United States lawmakers are trying to push through legislation of such a disheartening nature that I don’t even know how to finish this sentence about it.
Glenn Greenwald is far more articulately concerned about this than I have the capacity to be. In essence, the proposed bill will give some people even more power than they already have to attack, kidnap, and imprison anyone they want from anywhere in the world.
They justify this by the abstract rhetorical trick of insisting that the former individuals be labelled as “US government agents”, and the latter as “Terrorists”.
Senator Lindsey Graham in particular spoke of the importance of allowing the US military to target and indefinitely detain “these guys” – referring to, among others, American citizens who’ve not had any formal charges made against them. He said:
If you’re an American citizen and you betray your country, you’re not going to be given a lawyer.
The implication to these words is that, even if being thrown in Gitmo and forgotten about were a suitable fate for those accursed terrorists who wish America ill, it would somehow be less important, not more, that we pay attention to due process, and lines of evidence, and all the things that the people who created the USA put in place to make damn sure that we only lock up the right people.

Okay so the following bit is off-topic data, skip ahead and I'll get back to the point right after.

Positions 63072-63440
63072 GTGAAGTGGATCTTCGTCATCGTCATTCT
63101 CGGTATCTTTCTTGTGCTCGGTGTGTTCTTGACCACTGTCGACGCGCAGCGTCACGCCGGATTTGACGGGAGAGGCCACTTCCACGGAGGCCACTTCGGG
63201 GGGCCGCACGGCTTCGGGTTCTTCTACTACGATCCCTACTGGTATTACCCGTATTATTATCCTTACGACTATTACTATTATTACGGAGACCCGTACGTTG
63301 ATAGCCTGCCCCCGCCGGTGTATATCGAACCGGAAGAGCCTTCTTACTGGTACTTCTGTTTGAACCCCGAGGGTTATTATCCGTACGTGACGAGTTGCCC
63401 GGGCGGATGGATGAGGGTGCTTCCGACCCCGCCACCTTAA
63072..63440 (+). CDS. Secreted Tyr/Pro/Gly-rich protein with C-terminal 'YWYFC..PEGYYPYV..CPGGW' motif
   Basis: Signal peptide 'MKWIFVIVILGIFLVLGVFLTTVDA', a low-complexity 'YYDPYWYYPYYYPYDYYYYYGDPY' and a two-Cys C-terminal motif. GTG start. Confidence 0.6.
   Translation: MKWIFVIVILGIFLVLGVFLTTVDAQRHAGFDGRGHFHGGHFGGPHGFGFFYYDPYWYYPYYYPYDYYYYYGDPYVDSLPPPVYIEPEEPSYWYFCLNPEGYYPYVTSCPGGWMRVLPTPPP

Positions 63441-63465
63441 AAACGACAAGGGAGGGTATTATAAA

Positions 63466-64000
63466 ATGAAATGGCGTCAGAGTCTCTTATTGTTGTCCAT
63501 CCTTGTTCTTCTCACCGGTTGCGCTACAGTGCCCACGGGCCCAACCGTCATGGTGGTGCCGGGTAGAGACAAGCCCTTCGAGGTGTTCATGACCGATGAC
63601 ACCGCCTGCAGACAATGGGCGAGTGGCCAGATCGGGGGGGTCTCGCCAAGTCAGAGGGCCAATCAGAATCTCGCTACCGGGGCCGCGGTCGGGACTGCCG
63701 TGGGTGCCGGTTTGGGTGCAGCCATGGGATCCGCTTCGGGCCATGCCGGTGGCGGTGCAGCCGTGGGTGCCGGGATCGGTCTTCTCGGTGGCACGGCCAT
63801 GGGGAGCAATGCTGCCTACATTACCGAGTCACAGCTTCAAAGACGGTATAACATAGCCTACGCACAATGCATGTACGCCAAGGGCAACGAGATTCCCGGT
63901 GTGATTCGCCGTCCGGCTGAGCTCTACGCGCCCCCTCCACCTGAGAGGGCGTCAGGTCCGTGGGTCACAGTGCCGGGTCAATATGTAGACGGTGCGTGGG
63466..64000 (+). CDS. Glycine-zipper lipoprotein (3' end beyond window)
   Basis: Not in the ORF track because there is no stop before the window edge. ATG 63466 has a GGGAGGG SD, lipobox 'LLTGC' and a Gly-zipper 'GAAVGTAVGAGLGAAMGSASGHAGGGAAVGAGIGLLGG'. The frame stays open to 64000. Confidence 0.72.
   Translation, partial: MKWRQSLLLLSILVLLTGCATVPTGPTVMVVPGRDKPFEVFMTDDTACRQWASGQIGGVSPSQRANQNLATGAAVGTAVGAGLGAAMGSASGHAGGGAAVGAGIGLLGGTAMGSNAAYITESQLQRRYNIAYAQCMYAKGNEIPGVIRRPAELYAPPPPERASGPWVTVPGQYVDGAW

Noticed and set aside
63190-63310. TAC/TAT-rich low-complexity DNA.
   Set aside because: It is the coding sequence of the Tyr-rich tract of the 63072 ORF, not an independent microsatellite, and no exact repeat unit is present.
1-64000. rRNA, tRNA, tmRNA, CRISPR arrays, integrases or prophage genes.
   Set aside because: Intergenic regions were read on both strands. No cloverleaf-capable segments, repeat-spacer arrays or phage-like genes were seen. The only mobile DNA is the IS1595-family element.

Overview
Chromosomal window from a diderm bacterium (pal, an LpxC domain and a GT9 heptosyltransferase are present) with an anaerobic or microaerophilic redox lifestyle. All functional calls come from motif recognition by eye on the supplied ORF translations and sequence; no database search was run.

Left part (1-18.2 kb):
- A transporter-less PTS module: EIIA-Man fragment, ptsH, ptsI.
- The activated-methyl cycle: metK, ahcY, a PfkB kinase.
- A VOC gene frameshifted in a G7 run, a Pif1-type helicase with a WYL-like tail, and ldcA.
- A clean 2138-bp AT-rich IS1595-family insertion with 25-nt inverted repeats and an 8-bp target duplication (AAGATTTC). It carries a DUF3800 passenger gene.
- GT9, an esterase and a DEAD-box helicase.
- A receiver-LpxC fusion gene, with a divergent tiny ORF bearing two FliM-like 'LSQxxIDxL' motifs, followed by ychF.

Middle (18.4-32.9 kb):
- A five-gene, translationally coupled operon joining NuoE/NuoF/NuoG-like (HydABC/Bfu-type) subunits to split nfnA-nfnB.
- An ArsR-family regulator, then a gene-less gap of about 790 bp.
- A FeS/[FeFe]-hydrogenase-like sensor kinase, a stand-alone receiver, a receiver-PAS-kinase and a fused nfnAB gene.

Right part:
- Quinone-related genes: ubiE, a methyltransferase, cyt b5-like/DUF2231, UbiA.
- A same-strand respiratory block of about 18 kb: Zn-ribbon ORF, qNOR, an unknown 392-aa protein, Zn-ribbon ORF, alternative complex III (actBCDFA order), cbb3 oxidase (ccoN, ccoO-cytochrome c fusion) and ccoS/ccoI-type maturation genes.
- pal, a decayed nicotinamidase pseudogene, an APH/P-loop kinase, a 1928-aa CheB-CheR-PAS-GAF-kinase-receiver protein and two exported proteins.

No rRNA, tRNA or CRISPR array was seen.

Apparently, when it comes to that most heinous crime of offering “substantial support” to forces “associated” with Al Qaeda or the Taliban, the very fact that suspicion has entered the mind of US military officials should be all the proof of guilt that it’s reasonable to require.
Maybe this doesn’t sound so bad to you. Maybe you’re willing to trust the upper echelons of government, when they say that for reasons of national security they can’t tell you how they know that somebody has terrorist connections, and must be held captive indefinitely with no access to any legal recourse for your own safety. Maybe this sounds like a reasonable way to treat those who hate America, and the idea that these laws might ever be abused against those who don’t deserve it is entirely academic.
If that’s the case, then please imagine the next couple of paragraphs slowly fading out as I back carefully away from you.
Incidentally, lest you suspect this is just those warmongering Republicans doing their usual schtick, note that the Obama administration’s main objection to the bill seems to be that they want “to remove the language in the original bill which exempted American citizens and lawful residents from the detention power”. As it initially stood, it didn’t give enough tyrannical privilege for the liking of the Democrats in charge.
I think democracy may have officially jumped the shark. Or perhaps I’ve just finally got around to noticing.